The organisers had done a faultless job of selecting the characters to represent these motions, including the excellent and well-placed ex regional interim Iraq Governer Rory Stewart. Another representative, Tony Benn, naturally represented the anti-war-leave-now party. Whether you like him or not, he often speaks a lot of sense when it comes to Iraq and UK foreign policy in general. However he got himself in quite a pickle at one point when, equating terrorist and military action via a moral relativity argument, he outraged the 'don't condemn our boys in the army' set. But, when people sit back and really think about it, it is generally true; there is not necessarily a moral difference between a soldier and a suicide bomber. The identification of the moral higher ground is not independent of perspective. This will be one of the previously unthinkable yet universally accepted moral truths of the future.

Anyway, my one problem with that evening's event is equivalent to the problem that is now the impasse of Iraq. The 3 postions contructed to engage a lively debate are far from mutually exclusive policies. To 'win' surely implies reaching a 'negotiated' settlement so I was left unconviced about the opposing polarity of these 2 motions. Then the middle ground settlement-first camp conceded that if no agreement could be reached then a quick exit would be inevitable, so kind of like the 'get out now' team really. Confused? I was. It is.

The reports, comments and analysis of the panel and the contributing audience served well to illustrate the horrible complexity that is the reality of Iraq today. So much time was spent arguing, for instance, on whether the recent thankful reduction in sectarian violence is explained by the recent troop 'surge' or other important factors such as the truce with Muqtada al Sadr. Most probably both, obviously, and measuring the effectiveness of either in isolation would be an unthinkable experiment so stop bickering. Nevertheless, amongst the myriad factors important in the equation that is Iraq, one important one was and is neglected in this debate; the black stuff, oil, of course.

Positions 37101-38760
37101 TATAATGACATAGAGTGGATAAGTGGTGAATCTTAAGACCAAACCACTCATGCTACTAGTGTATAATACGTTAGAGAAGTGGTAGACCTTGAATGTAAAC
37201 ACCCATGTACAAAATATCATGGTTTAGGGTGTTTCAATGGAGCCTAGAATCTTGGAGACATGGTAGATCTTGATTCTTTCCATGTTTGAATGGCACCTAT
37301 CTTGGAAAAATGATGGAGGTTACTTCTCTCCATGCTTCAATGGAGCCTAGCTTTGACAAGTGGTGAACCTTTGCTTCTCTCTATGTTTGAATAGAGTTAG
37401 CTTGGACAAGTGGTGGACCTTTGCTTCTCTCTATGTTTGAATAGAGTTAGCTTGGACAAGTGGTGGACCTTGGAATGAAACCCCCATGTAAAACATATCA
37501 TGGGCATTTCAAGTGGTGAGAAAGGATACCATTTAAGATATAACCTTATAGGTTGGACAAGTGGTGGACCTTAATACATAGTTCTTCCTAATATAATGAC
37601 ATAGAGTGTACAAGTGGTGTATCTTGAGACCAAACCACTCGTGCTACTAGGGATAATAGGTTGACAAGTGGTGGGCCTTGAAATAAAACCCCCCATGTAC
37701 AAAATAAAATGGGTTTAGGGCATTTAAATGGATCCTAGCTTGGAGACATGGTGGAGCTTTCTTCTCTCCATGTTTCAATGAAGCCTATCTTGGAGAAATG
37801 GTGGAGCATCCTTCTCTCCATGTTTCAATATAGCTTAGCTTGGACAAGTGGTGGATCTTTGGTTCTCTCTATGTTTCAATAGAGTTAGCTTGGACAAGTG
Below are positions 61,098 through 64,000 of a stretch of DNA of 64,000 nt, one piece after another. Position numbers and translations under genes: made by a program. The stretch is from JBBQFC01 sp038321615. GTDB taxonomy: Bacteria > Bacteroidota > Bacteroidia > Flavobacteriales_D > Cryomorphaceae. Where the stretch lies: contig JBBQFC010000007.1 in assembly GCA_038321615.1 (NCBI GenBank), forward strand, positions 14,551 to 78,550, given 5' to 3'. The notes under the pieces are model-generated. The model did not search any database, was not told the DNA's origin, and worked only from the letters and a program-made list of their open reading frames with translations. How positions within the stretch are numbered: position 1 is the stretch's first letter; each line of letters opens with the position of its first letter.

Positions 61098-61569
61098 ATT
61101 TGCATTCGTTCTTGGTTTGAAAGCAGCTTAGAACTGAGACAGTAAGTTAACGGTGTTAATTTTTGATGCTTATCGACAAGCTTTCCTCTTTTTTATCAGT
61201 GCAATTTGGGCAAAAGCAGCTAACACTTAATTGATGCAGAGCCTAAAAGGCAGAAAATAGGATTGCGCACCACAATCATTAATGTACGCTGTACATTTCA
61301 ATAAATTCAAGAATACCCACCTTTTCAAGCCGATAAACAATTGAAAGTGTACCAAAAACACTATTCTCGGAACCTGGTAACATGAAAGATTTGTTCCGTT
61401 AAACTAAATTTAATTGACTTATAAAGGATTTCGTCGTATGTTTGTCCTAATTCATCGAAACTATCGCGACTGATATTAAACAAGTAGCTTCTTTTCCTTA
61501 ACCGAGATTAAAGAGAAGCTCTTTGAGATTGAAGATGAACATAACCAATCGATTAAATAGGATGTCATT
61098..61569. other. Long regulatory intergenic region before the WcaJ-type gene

There was some discussion on whether Iraq was about oil, inevitably, but it was seriously underweighted. Personally, I don't think Iraq is entirely explicable in terms of oil; America's political and popular need for aggression post September 11, notwithstanding Afganistan, is an equally considerable factor, at least as a significant trigger. But look it is this way: remove the variable and do you get the same result? Would we now be 5 years and $1.2 trillion and £5 billion into this operation if Iraq did not sit on top of one of world's largest and most accessible reservoirs of oil? Over 100 billion barrels apparently. In other words approximately $10 trillion at today's prices.

Of course the arguments can be extended here. The baathists would possibly not have succeeded in their ignoble tyranny without oil revenue either (being a minority who inhabited oil-starved regions then tyranny was surely the only option), so possibly fighting the baath and securing oil is actually the same thing.